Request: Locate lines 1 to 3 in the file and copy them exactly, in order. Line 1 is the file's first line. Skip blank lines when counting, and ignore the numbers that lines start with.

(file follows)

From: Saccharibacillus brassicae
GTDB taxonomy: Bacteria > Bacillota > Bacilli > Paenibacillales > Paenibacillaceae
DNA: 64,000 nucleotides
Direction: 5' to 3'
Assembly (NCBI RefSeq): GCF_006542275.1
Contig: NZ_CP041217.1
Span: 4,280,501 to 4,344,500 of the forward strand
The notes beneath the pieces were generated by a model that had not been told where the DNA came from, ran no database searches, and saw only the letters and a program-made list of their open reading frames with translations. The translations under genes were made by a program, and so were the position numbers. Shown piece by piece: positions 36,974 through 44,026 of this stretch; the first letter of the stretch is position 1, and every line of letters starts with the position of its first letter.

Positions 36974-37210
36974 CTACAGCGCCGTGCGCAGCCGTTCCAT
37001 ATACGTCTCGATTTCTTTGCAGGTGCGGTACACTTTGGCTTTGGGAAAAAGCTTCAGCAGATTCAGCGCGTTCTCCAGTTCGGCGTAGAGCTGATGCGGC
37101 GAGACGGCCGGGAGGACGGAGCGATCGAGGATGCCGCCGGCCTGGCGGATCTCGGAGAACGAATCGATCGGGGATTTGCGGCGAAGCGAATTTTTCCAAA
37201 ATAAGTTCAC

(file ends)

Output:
From: Saccharibacillus brassicae
GTDB taxonomy: Bacteria > Bacillota > Bacilli > Paenibacillales > Paenibacillaceae
DNA: 64,000 nucleotides